PERVOURALSK, Russia – After three men in this heavily polluted city beat Stepan Chernogubov unconscious, fracturing his skull and knocking out three teeth, criminal investigators took him, still bleeding, to a police station where they questioned him for four hours and then threatened to bring charges against him.

Chernogubov had been set upon as he was trying to document the pollution streaming from a chromium plant here, pollution that occasionally turns a marsh feeding the Chusovaya River dark red, next to a waste pond that’s bright green. At least two of those in the fracas turned out to be plain-clothes police officers, he said in recounting the May incident.

The 26-year-old student knew the risks. Environmental activism in Russia attracts serious trouble. A forest advocate in southern Russia, Suren Gazaryan, criticized a governor, was thrown in jail and has now fled the country. An editor who campaigned against a highway project through a forest near Moscow, Mikhail Beketov, suffered brain damage in a 2008 beating, and recently died from his injuries.

In the southern region of Voronezh, three activists organizing against the opening of a lead and nickel mine were hospitalized in May after private security guards set upon them.

In all of these cases, the root of the conflict is fairly straightforward — perceived environmental degradation for the benefit of powerful and wealthy interests.

Russia requires no environmental impact statements on new development, and activists can’t turn to the courts for relief because the legal system here reliably serves those in power.

So the only recourse for environmentalists is to stage protests and other forms of personal action. And that invites danger.

Chernogubov said he had gotten a tip from a government worker that a discharge would be taking place at the chromium plant. He had recently joined a volunteer council, organized by a Yekaterinburg lawyer named Vassily Rybakov, to monitor the government of this small Ural Mountain industrial city. That’s not work for the faint-hearted, as Chernogubov’s wounds attest.

“It’s like a little kingdom out there,” Rybakov said. “When you go there, it’s like returning to the 1990s — gangsters, crooks, rackets.”

Chernogubov had already been warned off once, after he posted a blog entry on pollution at the plant, called Russian Chrome 1915. An aide to Mayor Yuri Pereversev called him, he said, and asked him to take down the post. Pereversev did not respond to requests for comment.

But the activist persisted, until, on May 9, he found himself sitting in a police station, dazed and bleeding profusely, and under interrogation.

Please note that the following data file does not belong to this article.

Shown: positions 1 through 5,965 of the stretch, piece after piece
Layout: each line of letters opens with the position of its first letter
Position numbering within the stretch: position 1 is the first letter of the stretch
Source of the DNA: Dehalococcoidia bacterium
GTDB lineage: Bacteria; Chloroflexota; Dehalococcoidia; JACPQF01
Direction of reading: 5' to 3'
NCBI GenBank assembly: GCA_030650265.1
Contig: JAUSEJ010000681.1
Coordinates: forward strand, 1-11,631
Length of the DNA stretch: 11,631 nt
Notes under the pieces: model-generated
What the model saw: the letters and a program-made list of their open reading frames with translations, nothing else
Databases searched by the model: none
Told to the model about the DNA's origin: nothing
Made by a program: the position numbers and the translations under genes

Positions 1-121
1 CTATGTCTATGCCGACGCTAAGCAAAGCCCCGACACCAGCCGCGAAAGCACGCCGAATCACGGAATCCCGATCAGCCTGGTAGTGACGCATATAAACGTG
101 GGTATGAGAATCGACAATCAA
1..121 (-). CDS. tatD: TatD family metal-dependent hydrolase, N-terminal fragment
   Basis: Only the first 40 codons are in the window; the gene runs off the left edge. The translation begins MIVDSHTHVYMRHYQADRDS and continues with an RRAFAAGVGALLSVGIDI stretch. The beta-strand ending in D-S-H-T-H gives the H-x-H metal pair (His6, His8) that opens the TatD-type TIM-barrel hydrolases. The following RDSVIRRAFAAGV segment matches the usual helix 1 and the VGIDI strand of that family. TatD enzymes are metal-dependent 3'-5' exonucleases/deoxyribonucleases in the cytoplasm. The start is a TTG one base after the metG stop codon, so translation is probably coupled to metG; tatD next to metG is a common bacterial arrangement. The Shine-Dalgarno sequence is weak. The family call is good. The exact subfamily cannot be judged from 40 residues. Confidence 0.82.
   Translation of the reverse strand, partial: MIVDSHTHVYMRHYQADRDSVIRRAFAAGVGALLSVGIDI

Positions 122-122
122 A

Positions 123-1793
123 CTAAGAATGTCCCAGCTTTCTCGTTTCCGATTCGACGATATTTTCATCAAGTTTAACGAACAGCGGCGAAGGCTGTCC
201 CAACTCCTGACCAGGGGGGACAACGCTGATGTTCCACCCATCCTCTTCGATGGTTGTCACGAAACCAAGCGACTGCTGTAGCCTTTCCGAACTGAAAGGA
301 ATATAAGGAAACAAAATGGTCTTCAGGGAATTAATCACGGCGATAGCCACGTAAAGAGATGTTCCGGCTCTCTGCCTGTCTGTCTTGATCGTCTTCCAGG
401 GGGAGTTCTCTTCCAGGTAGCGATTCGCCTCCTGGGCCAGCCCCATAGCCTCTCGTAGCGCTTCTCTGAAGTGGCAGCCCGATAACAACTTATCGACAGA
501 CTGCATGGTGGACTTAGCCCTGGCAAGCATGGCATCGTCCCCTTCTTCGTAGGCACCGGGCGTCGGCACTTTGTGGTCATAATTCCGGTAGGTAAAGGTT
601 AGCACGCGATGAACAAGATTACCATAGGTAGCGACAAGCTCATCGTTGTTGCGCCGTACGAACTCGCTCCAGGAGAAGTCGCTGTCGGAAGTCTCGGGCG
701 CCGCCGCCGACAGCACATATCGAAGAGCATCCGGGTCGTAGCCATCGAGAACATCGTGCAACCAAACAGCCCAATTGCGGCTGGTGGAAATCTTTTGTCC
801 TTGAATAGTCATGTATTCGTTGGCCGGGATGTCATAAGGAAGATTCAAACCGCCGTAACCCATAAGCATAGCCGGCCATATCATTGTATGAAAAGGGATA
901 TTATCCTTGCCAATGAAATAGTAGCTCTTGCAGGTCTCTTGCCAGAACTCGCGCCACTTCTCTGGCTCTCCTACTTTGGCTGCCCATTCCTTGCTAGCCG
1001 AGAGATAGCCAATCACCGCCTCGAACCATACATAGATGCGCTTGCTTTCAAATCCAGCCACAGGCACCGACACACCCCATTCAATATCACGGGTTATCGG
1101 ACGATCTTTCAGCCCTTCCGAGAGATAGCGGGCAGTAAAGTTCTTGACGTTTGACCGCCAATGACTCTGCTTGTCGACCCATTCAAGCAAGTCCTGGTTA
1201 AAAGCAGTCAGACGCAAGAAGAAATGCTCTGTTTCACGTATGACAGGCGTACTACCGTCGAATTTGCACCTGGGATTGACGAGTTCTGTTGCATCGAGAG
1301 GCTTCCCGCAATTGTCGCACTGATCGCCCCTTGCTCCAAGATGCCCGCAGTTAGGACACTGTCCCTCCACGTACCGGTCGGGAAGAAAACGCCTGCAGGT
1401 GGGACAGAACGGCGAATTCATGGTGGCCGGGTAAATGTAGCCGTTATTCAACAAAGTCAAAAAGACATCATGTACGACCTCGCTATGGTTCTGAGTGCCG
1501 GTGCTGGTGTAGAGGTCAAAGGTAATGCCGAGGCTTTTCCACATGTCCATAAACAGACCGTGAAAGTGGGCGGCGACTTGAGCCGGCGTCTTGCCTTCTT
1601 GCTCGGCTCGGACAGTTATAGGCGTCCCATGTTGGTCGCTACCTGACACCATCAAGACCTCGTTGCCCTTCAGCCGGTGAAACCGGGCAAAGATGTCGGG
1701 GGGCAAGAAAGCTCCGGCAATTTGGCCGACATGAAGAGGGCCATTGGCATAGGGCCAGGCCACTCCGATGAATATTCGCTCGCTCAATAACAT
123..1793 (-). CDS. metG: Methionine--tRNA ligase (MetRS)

Chernogubov is typical of a large number of Russian environmentalists. He is a strong believer in the values of traditional Russian culture — so strong a believer that in contemporary multi-ethnic Russia it can come across as intolerance toward others.

In the Voronezh mine protests, for instance, environmentalists were joined by Cossacks, among the most nationalistic of Russians.

So when investigators ransacked Chernogubov’s apartment, and found a Cossack uniform and an academic history of the Third Reich and cartoons about Muslim migrants, they told him it looked like he could be charged with extremism and inciting national hatred.

Chernogubov said he is not a neo-Nazi, but he is proud of his roots. His family settled here in the early 18th century to work at one of Russia’s first iron smelters. They were from a persecuted sect called Old Believers, and they were escaping the official hostility they faced in western Russia.

Both Chernogubov and the man who was named as his primary attacker, Anatoly Grishin, have filed criminal complaints against each other. The prosecutor’s office said there is insufficient reason to move forward but has left the file open.

The other two men in the fight, identified by the prosecutor’s office as police officers, have been exonerated. The Sverdlovsk region police department have not commented on the case.

Russian Chrome 1915 emerged from bankruptcy several years ago and is now controlled by a holding company registered in Cyprus. Production is way down, its workforce has been slashed — but the site includes 7 million tons of unprocessed chromium waste, Rybakov said, which the company claims is the government’s responsibility. On its website, the company says it obeys Russian environmental statutes.


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